Henrik Høiberg Jessen, Master Student

Thesis title: Diet assessment of commercially important fishes in Lake Tanganyika.

Lake Tanganyika is a large rift valley lake in the Albertine Rift in eastern Africa, bordering on Tanzania, Zambia,Burundi, and the Democratic Republic of Congo. The pelagic fishery in the lake, which is largely made up of the three species Lates stappersii, Limnothrissa miodon and Stolothrissa tanganicae, is a hugely important source of food and income, supplying approximately 25-40% of the animal protein consumed in the riparian nations, and employing roughly one million people. Catch per unit effort is declining in the lake, and there are disagreements as to the primary underlying cause, with overfishing and climate changes being the most popular hypotheses. Because of this, models that account for both fisheries pressure and climate changes are being developed as part of the CLEAT project. This study aids in this endeavor, by establishing a pelagic food web for use in this modelling process, along with estimations of fish growth, zooplankton densities and current limnological variables.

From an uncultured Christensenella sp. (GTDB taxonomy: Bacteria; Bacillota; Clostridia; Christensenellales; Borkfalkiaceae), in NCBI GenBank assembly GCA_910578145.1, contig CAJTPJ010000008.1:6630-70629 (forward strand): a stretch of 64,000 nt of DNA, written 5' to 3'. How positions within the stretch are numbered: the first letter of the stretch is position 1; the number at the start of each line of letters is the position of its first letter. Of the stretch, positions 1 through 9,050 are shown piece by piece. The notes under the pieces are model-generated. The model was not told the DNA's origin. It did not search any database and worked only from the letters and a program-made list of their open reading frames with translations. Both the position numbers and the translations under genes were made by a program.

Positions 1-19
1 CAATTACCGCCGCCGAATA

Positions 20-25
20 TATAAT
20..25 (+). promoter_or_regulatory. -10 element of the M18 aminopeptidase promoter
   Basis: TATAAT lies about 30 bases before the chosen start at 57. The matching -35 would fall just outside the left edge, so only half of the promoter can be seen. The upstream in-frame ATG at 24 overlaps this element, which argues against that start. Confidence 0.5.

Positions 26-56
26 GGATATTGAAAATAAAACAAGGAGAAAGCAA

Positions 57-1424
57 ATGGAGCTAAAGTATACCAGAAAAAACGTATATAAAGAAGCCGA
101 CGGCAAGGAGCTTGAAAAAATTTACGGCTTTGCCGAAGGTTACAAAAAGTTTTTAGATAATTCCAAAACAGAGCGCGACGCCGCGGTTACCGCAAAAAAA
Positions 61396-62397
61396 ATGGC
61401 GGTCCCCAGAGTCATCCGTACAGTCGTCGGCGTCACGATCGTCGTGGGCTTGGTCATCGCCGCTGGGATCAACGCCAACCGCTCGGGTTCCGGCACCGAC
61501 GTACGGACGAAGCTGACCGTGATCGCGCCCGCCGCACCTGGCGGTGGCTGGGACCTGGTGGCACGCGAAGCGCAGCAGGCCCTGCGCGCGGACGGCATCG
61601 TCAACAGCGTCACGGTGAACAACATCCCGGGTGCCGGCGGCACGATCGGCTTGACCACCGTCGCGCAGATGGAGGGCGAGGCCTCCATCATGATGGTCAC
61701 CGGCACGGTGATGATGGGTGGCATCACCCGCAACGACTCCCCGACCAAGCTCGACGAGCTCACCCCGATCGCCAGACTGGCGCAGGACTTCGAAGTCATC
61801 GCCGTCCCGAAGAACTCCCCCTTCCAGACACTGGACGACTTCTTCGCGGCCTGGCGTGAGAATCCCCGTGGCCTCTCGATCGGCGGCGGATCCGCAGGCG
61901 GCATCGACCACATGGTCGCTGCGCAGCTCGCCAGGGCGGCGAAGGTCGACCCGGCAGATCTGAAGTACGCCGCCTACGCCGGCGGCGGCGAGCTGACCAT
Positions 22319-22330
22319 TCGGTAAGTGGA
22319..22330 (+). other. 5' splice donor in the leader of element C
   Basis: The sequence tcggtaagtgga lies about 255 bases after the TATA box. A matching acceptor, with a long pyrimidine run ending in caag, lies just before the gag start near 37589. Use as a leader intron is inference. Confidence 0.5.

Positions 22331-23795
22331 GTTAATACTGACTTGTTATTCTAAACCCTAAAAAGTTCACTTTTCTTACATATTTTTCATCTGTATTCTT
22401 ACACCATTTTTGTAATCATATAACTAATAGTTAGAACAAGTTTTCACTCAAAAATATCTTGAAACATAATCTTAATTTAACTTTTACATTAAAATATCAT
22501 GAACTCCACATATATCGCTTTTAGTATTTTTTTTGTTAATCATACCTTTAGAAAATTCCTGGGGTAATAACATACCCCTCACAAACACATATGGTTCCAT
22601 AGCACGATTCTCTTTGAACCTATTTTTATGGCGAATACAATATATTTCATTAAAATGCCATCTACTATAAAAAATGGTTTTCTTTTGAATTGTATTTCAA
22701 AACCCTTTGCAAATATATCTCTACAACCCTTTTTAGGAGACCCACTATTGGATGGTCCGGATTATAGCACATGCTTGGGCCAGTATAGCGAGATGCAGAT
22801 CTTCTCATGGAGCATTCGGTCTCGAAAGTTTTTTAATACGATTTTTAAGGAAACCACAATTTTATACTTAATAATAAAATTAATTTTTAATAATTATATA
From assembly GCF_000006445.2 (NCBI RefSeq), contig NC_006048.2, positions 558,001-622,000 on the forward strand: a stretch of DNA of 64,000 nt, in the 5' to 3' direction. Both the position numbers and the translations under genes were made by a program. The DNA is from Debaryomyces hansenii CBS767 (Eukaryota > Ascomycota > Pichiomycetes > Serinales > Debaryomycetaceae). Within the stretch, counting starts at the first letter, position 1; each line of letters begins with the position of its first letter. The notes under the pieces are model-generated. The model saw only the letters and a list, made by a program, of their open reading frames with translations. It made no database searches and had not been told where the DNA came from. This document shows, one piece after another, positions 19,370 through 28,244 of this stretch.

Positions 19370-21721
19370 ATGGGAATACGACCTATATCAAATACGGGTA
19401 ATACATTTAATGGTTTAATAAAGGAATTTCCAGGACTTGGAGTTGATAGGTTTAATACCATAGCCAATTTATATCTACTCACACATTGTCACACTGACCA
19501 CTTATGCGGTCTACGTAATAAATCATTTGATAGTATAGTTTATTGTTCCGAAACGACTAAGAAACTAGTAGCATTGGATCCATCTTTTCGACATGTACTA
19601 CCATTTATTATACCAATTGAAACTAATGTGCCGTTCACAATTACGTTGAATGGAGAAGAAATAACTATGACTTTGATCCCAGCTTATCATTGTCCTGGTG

The limnological variables, temperature and oxygen saturation, showed a shallowing of the mixed depth, consistent with earlier reports on the rate of shallowing, and a general warming of the upper layer of the lake, also consistent with climate change induced warming reported earlier. Counts of primary increments on otoliths from the three species indicated approximately linear growth at the life stages examined, but these linear models were found unlikely to explain growth for the entire growth range of any of these fish; Von Bertalanffy growth seemed more appropriate for this. Back calculated hatch dates based on these counts suggested continuous, rather than restricted, spawning periods. A stomach analysis of L. stappersii showed a change in diet composition throughout the life cycle of the fish, shifting from copepods, to fish larvae supplemented by shrimps, to whole fish prey as the fish grows. Stable carbon and nitrogen isotope values from fish muscle were largely consistent with this, but more interestingly, showed no major differences among the fish species when size was accounted for, suggesting that fish diet is a function of size, rather than species, likely because more palatable prey is consumed as soon as the fishes size allows for this. Further, the stomach analysis indicated that shrimps were a relatively unimportant source of food for the L. stappersii, despite earlier studies claiming the fishes have the ability to sustain themselves entirely on shrimps, possibly indicating selective feeding on the likely more palatable fish larvae or whole fish prey when available. Fish below 80mm total length were likely to consume primarily copepods, supplemented by shrimps. Around 80mm a shift to primarily feeding on fish larvae, still supplemented by shrimps and/or copepods, was observed. In the case of L. stappersii, the fish grow large enough to consume whole fish when they reach a total length of 250mm, after which whole fish, namely S. tanganicae, compose the majority of the food consumed. These results should help to strengthen further modelling and management, by giving a recent estimation of carbon flow from the primary producers to the pelagic fishery in the lake, as well as new knowledge on the growth pattern of these species.

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